I hate U2. I love U2. I hate U2. Aaaaaaarghh!

A series of random events has lead me to listen to some U2 recently.  As the title suggests, I have a somewhat mixed feelings about U2. I tweeted a little bit about it when it first happened but I’ve since gone back and listened some more and the love/hate thing is tearing me up, so as therapy I’m putting it out here.

A couple of months ago I was chatting to a colleague about music, we got on to U2 and we both agreed we weren’t really into them.  When I said part of the reason for me was that when I was younger, most people I knew who were into them were REALLY into them, and I didn’t happen to like these people much, so by association I decided not to like the band. I was glad when she said she had exactly the same experience, cos it made my random prejudice seem a bit more justified. However it got me thinking and I decided I should go back and give them another shot some time.

I had managed to keep up my loathing of U2 for many years quite happily, until I started to go out with someone who liked them. I reluctantly gave them a shot.  A little while later they released All That You Can’t Leave Behind. I had to admit it was quite good. I wasn’t a connoisseur but I thought it was a bit different from their previous stuff, so it was acceptable to like. I pretty much pretended it was a different band. The next year they had to make changes to their touring schedule due to Bono’s father being ill, so a last-minute concert was announced in Glasgow. Knowing how much my then-boyfriend liked them and how I could almost stomach them (I secretly really like that album. Most of it) I persuaded my work to let me go early and I legged it down to the SECC to try to get tickets. I joined a massive queue and waited there for 4 HOURS! For U-bloody2! I have never queued like that for a gig before or since. Anyway, it was quite a nice atmosphere in the queue, and I had to admit some U2 fans were kind of alright.

After 4 HOURS!! I did secure 2 tickets, so we went to see them in a surprisingly small hall at the SECC. And wouldn’t you know it, they were good. Dammit U2. Actually they were very good. I had a thoroughly good time and was surprised at how many of the oldies I knew. I was forced to admit several things. 1. They are a great live band. 2. They have a pretty awesome back catalogue to draw on. 3. They know how to put on a show and work an audience.  Although I did draw the line at joining the people who were clamouring to be spattered in Bono’s sweat when he came along the walkway thing into the crowd. It was a sweaty event. I don’t care who Bono is, that was gross.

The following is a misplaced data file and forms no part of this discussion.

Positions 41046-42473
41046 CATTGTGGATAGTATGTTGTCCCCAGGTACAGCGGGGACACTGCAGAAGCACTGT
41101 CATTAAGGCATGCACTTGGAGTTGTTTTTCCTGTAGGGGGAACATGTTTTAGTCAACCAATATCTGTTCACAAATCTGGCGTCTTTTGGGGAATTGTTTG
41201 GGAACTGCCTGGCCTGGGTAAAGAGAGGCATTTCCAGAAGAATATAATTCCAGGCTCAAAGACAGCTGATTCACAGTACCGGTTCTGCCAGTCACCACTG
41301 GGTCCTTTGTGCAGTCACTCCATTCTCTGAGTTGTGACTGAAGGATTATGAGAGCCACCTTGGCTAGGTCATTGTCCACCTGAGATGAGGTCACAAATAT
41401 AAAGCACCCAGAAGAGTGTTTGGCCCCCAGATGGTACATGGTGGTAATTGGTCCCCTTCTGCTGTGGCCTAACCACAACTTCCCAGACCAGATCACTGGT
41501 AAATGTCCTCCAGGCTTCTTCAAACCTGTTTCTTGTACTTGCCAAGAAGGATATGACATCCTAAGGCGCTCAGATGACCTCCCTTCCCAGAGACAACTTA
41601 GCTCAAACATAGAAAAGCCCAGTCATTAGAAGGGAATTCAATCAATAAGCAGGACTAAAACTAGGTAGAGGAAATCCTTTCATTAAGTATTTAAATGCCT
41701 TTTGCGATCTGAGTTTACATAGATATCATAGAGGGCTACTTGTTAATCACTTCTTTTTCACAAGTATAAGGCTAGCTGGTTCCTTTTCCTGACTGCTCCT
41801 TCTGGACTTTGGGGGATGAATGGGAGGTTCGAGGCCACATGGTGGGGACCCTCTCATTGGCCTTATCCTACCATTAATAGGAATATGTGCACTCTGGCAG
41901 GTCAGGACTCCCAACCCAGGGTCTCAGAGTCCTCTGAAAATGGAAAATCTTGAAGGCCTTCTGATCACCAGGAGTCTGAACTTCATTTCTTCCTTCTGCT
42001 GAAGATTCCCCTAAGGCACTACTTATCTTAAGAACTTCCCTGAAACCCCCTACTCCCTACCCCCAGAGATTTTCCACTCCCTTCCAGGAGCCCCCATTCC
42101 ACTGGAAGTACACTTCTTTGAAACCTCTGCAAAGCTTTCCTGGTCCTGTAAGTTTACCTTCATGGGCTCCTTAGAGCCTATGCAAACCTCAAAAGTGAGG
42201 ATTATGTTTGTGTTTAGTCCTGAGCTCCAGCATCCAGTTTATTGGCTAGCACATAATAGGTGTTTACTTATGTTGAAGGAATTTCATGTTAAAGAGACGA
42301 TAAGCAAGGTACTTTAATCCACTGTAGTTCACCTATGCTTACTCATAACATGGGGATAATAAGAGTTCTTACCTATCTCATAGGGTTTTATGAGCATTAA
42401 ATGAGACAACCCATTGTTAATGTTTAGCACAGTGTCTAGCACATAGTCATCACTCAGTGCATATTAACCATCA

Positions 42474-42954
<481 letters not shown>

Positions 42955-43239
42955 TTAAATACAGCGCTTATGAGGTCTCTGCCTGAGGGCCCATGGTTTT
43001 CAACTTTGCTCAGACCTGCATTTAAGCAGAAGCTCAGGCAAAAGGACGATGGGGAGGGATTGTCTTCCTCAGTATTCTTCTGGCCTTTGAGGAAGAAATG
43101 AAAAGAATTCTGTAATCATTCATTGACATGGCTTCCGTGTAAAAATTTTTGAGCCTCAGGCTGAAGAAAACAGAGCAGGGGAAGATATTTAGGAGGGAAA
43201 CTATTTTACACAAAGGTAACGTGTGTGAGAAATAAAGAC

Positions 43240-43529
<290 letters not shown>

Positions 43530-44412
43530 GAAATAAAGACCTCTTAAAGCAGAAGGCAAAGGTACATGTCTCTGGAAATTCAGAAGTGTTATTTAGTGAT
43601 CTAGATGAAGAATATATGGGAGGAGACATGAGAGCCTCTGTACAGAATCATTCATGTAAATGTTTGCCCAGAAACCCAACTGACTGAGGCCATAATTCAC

But that was it, I listened to that album some more, I think we bought the next one which wasn’t as good, so I wrote that off as a 1-time thing and moved on.

The next event that lead to me to consider them again was that I’ve recently finished watching Parks and Recreation. Bear with me here. Late to the party as usual, I absolutely love it and because most of the stars were unknown to me (sorry, cool points lost) apart from I knew Aziz Ansari from Flight of the Conchords days (cool points regained?) I have been trying to find out about other stuff the cast have done.  I’ve read Amy Poehler’s book and Aziz Anasari’s book (both highly recommended) and watched a couple of films some of them have been in. Adam Scott doesn’t have a book (insert choice of Parks reference here) but he does have a podcast. I don’t think I’ve ever listened to a podcast. Found out the podcast was all about U2. Bollocks. I want to have a listen, because Adam Scott is awesome and I’d heard about his podcast partner Scott Auckerman’s work too. But it’s all about U2! I hate U2! No wait, do I? Gut reaction, sorry.

So I had a wee listen. (“U Talkin’ U2 To Me?“) It is highly entertaining, and mercifully has very little actual U2 in it. It’s basically a couple of blokes, and occasionally some guests, who are really into music talking about the the music they love, with a smattering of U2. It made me miss having similar discussions with my friends, although I don’t think we were ever that funny. They even make a discussion about their (intensely serious) suggestions for alternative track listings for Rattle and Hum amusing. But it did make me want to properly go back and listen to the band.

I started at the beginning. Bearing in mind I was mostly listening at work so only had half an ear on it, if that. Sorry, but I don’t have the luxury of a spare hour to listen to a complete album with my full attention. The podcasts were listened to whilst also doing housework and cooking.

The verdicts so far: